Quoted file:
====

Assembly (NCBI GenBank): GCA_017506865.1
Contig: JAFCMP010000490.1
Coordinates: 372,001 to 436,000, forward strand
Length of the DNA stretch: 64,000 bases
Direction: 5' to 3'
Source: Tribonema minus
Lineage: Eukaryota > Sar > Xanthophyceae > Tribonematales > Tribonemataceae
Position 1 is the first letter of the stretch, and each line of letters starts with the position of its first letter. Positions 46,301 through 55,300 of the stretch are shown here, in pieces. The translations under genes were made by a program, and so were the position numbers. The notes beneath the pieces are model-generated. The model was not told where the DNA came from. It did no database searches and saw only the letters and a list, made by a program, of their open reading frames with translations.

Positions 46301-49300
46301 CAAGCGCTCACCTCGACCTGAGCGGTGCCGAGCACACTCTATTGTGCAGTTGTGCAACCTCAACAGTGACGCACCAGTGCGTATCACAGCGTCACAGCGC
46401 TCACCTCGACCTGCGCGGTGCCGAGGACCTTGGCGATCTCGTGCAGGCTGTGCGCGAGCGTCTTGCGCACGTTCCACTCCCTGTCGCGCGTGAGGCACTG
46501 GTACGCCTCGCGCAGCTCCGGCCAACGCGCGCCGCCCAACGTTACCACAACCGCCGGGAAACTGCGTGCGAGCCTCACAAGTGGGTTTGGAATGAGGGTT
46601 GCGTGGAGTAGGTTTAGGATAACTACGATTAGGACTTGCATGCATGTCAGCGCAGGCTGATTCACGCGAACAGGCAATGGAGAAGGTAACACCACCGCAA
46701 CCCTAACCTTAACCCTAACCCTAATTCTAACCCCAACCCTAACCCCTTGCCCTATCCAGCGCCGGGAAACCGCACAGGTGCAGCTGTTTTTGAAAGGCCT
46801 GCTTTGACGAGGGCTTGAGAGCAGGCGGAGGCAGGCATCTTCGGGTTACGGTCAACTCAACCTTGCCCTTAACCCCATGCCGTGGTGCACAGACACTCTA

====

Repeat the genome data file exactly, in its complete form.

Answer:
Assembly (NCBI GenBank): GCA_017506865.1
Contig: JAFCMP010000490.1
Coordinates: 372,001 to 436,000, forward strand
Length of the DNA stretch: 64,000 bases
Direction: 5' to 3'
Source: Tribonema minus
Lineage: Eukaryota > Sar > Xanthophyceae > Tribonematales > Tribonemataceae
Position 1 is the first letter of the stretch, and each line of letters starts with the position of its first letter. Positions 46,301 through 55,300 of the stretch are shown here, in pieces. The translations under genes were made by a program, and so were the position numbers. The notes beneath the pieces are model-generated. The model was not told where the DNA came from. It did no database searches and saw only the letters and a list, made by a program, of their open reading frames with translations.

Positions 46301-49300
46301 CAAGCGCTCACCTCGACCTGAGCGGTGCCGAGCACACTCTATTGTGCAGTTGTGCAACCTCAACAGTGACGCACCAGTGCGTATCACAGCGTCACAGCGC
46401 TCACCTCGACCTGCGCGGTGCCGAGGACCTTGGCGATCTCGTGCAGGCTGTGCGCGAGCGTCTTGCGCACGTTCCACTCCCTGTCGCGCGTGAGGCACTG
46501 GTACGCCTCGCGCAGCTCCGGCCAACGCGCGCCGCCCAACGTTACCACAACCGCCGGGAAACTGCGTGCGAGCCTCACAAGTGGGTTTGGAATGAGGGTT
46601 GCGTGGAGTAGGTTTAGGATAACTACGATTAGGACTTGCATGCATGTCAGCGCAGGCTGATTCACGCGAACAGGCAATGGAGAAGGTAACACCACCGCAA
46701 CCCTAACCTTAACCCTAACCCTAATTCTAACCCCAACCCTAACCCCTTGCCCTATCCAGCGCCGGGAAACCGCACAGGTGCAGCTGTTTTTGAAAGGCCT
46801 GCTTTGACGAGGGCTTGAGAGCAGGCGGAGGCAGGCATCTTCGGGTTACGGTCAACTCAACCTTGCCCTTAACCCCATGCCGTGGTGCACAGACACTCTA